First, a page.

This is a question that has cropped up a lot recently. On one level it's depressing having to explain, but on another it's exciting. It's exciting because it is an opportunity to engage. It's also exciting because the answers I give normally surprise and please the questioner. Often my description of the Institute does not match what they expected to hear but what they wanted to hear.
The Institute is not just an individual membership organisation. True, we are growing fast and now have over 3,500 individual members. Although these include a wide spread of senior fundraisers, our membership reflects the diversity of the voluntary sector.
I say not "just
an individual membership organisation because we have an incredibly important audience in our organisational members. About a quarter of our organisational members are among the top 100 largest fundraising charities. The others, again, reflect the diversity of the fundraising sector. For the smallest organisations we have even geared the pricing of membership to incentivise organisational membership over individual subscription.
Fundraising charities join for a variety of different reasons. We represent fundraising as a profession and activity in a whole range of different ways, from the development of NVQs for fundraisers through to proposed changes in postal charges to the changing world of society lotteries.
The Institute really came of age during the campaigning led by Stephen Lee around the Charities Act. Now, the Review of Charity Law and Regulation, run by the Cabinet Office, has produced some major proposals that raise concern with many fundraising charities. Within a working day of the publication of the Review's report all the Institute's organisational members had received a summary of those proposals.
All organisational members benefit from the standards that the Codes of Fundraising Practice cover. The 20 Codes, under a general Code of Conduct and Donors' Charter, allow the charity to buy into some existing standards of best practice. It's irrelevant whether individuals are members of the Institute or not. In some cases, the Codes are made a contract of employment as a fundraiser. What better way to fulfil your responsibilities than to follow best practice?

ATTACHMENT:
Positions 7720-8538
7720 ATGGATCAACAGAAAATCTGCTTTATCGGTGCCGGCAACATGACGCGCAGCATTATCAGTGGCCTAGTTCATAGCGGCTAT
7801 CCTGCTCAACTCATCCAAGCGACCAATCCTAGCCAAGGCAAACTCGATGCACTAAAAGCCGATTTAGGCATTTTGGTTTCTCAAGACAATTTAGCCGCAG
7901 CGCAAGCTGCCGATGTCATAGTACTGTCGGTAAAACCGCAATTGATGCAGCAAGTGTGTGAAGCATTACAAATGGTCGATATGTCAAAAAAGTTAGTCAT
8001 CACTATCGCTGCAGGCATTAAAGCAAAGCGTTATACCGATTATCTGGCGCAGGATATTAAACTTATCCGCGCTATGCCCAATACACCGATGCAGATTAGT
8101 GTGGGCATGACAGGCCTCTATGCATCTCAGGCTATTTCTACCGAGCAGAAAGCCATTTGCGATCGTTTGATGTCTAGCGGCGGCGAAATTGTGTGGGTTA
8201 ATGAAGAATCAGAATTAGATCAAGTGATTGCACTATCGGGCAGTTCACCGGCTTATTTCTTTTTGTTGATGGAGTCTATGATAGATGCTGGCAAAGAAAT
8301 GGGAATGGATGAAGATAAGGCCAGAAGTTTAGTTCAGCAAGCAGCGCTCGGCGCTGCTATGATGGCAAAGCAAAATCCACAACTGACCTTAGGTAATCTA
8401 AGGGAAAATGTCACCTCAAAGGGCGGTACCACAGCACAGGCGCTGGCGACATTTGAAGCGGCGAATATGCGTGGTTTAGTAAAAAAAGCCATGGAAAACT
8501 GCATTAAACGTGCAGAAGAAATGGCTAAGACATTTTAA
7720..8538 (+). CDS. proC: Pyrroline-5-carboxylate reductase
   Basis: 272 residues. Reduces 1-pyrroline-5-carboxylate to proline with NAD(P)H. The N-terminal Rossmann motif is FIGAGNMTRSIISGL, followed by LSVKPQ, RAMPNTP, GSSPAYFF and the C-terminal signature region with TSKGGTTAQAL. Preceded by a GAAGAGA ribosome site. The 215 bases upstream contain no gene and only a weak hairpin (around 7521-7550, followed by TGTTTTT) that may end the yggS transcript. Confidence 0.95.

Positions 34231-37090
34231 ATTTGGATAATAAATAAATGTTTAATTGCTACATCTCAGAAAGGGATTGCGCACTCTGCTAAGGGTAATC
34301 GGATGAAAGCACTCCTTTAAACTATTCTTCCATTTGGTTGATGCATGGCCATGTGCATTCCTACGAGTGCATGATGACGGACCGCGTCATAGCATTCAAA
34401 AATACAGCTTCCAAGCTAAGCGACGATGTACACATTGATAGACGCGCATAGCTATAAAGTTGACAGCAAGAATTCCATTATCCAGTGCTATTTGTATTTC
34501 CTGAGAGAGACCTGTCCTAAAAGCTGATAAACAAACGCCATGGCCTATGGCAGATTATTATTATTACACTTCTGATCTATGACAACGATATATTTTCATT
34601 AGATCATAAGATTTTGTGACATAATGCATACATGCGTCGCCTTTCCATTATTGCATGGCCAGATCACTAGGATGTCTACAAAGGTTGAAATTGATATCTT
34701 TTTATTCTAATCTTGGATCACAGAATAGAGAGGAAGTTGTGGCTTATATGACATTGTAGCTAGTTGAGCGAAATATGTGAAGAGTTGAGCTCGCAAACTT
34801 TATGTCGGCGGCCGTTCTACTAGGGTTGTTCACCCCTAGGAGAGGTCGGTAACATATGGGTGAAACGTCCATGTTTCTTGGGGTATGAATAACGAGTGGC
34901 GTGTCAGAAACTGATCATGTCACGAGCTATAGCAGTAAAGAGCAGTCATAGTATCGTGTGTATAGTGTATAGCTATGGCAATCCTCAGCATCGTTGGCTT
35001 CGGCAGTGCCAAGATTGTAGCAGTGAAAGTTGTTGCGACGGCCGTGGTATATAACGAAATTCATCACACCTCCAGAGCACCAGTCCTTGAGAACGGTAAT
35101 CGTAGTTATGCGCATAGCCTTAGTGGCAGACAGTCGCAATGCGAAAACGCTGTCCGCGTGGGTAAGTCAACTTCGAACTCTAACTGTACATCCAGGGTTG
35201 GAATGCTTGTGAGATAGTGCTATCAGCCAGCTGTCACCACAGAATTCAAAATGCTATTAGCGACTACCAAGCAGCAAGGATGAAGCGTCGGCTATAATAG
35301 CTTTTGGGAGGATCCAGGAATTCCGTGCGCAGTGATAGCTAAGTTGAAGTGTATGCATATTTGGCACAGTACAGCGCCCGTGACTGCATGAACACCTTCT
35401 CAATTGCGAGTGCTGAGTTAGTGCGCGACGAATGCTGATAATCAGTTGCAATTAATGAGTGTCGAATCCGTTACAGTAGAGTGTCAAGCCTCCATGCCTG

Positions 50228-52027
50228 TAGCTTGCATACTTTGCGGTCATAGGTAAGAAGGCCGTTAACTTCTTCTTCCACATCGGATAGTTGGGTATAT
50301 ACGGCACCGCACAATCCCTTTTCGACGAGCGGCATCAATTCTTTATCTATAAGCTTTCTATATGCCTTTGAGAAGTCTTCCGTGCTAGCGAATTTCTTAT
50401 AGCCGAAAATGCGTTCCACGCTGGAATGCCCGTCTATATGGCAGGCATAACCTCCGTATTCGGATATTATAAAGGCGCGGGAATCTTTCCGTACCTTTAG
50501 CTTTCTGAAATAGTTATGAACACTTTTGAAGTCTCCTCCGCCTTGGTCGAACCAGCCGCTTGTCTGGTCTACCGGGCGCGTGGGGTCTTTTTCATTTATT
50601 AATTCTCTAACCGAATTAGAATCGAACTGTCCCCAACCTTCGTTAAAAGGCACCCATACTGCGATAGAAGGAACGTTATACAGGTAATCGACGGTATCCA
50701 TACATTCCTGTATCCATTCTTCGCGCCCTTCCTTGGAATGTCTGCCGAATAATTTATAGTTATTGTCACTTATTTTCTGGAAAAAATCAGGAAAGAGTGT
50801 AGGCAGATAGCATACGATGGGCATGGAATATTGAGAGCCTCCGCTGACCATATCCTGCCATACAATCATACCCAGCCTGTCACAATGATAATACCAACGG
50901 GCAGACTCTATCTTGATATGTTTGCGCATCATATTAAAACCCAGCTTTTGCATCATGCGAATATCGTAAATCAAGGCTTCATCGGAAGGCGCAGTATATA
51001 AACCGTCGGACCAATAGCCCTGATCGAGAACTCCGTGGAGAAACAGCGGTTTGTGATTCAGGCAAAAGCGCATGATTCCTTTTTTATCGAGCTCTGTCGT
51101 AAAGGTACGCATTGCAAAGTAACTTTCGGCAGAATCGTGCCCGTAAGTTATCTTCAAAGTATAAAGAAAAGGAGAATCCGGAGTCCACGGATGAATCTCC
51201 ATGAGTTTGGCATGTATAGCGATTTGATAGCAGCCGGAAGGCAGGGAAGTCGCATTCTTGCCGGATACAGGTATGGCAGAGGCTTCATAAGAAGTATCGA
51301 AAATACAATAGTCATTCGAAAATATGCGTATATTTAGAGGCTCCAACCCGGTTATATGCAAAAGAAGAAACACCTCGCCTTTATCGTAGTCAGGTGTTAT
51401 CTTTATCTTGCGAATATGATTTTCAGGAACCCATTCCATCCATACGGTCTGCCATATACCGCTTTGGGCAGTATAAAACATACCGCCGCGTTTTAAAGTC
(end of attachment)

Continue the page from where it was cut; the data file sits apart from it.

All the Codes of Practice are created as a result of a detailed consultation process. This process is overseen by the Institute's standards committee, which has representatives from both the Charity Commission and the Home Office as observers. The Codes are not designed for members alone but any fundraising organisation that is striving for best practice. The consultation often goes way beyond the voluntary sector. For example, the Code on Charities Working with Business drew from a wide range of experience from the corporate world as well as charities large and small.
THE INSTITUTE OF FUNDRAISING'S CODES
Acceptance and refusal of donations
- Charities working with business - Charity challenge events
- Data protection
- Fundraising in schools
- Fundraising on the internet
- Handling cash donations
- House-to-house collections
- Legacy fundraising
- Payroll giving
- Management of static collection boxes
- Outdoor fundraising events in the UK
- Payment of fundraisers on a commission basis
- Personal solicitation for committed gifts
- Raffles and lotteries
- Reciprocal charity mailings
- Use of chain letters as a fundraising technique
- Scottish charity law in relation to fundraising and public charitable collections in Scotland
- Telephone fundraising
- Telephone recruitment of collectors
All the Institute's Codes of Fundraising Practice can be viewed at www.institute-of-fundraising.org.uk.